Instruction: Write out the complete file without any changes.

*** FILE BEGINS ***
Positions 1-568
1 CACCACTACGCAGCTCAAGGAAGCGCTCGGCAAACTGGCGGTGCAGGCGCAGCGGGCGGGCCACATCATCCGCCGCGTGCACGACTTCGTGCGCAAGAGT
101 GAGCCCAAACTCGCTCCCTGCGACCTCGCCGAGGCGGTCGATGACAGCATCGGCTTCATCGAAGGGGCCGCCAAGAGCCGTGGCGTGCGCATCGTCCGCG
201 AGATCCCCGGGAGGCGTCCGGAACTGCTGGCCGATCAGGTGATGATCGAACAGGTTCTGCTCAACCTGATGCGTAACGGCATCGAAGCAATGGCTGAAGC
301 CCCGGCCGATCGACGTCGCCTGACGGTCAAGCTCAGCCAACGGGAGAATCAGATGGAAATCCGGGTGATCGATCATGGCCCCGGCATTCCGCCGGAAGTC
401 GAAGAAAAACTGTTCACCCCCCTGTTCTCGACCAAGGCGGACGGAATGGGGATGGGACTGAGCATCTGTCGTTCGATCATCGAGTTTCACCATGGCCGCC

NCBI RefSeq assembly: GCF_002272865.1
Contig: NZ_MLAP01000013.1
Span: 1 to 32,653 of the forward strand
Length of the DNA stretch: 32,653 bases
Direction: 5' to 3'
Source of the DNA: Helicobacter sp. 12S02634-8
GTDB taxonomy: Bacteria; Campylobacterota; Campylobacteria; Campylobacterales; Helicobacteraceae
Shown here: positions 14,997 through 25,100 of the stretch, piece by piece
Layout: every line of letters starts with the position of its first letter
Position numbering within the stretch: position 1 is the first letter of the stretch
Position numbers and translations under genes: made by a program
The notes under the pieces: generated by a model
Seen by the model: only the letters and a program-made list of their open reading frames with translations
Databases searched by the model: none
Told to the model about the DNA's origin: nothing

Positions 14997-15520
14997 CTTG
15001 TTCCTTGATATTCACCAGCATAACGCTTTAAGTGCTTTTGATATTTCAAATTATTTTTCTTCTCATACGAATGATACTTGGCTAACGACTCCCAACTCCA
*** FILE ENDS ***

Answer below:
Positions 1-568
1 CACCACTACGCAGCTCAAGGAAGCGCTCGGCAAACTGGCGGTGCAGGCGCAGCGGGCGGGCCACATCATCCGCCGCGTGCACGACTTCGTGCGCAAGAGT
101 GAGCCCAAACTCGCTCCCTGCGACCTCGCCGAGGCGGTCGATGACAGCATCGGCTTCATCGAAGGGGCCGCCAAGAGCCGTGGCGTGCGCATCGTCCGCG
201 AGATCCCCGGGAGGCGTCCGGAACTGCTGGCCGATCAGGTGATGATCGAACAGGTTCTGCTCAACCTGATGCGTAACGGCATCGAAGCAATGGCTGAAGC
301 CCCGGCCGATCGACGTCGCCTGACGGTCAAGCTCAGCCAACGGGAGAATCAGATGGAAATCCGGGTGATCGATCATGGCCCCGGCATTCCGCCGGAAGTC
401 GAAGAAAAACTGTTCACCCCCCTGTTCTCGACCAAGGCGGACGGAATGGGGATGGGACTGAGCATCTGTCGTTCGATCATCGAGTTTCACCATGGCCGCC

NCBI RefSeq assembly: GCF_002272865.1
Contig: NZ_MLAP01000013.1
Span: 1 to 32,653 of the forward strand
Length of the DNA stretch: 32,653 bases
Direction: 5' to 3'
Source of the DNA: Helicobacter sp. 12S02634-8
GTDB taxonomy: Bacteria; Campylobacterota; Campylobacteria; Campylobacterales; Helicobacteraceae
Shown here: positions 14,997 through 25,100 of the stretch, piece by piece
Layout: every line of letters starts with the position of its first letter
Position numbering within the stretch: position 1 is the first letter of the stretch
Position numbers and translations under genes: made by a program
The notes under the pieces: generated by a model
Seen by the model: only the letters and a program-made list of their open reading frames with translations
Databases searched by the model: none
Told to the model about the DNA's origin: nothing

Positions 14997-15520
14997 CTTG
15001 TTCCTTGATATTCACCAGCATAACGCTTTAAGTGCTTTTGATATTTCAAATTATTTTTCTTCTCATACGAATGATACTTGGCTAACGACTCCCAACTCCA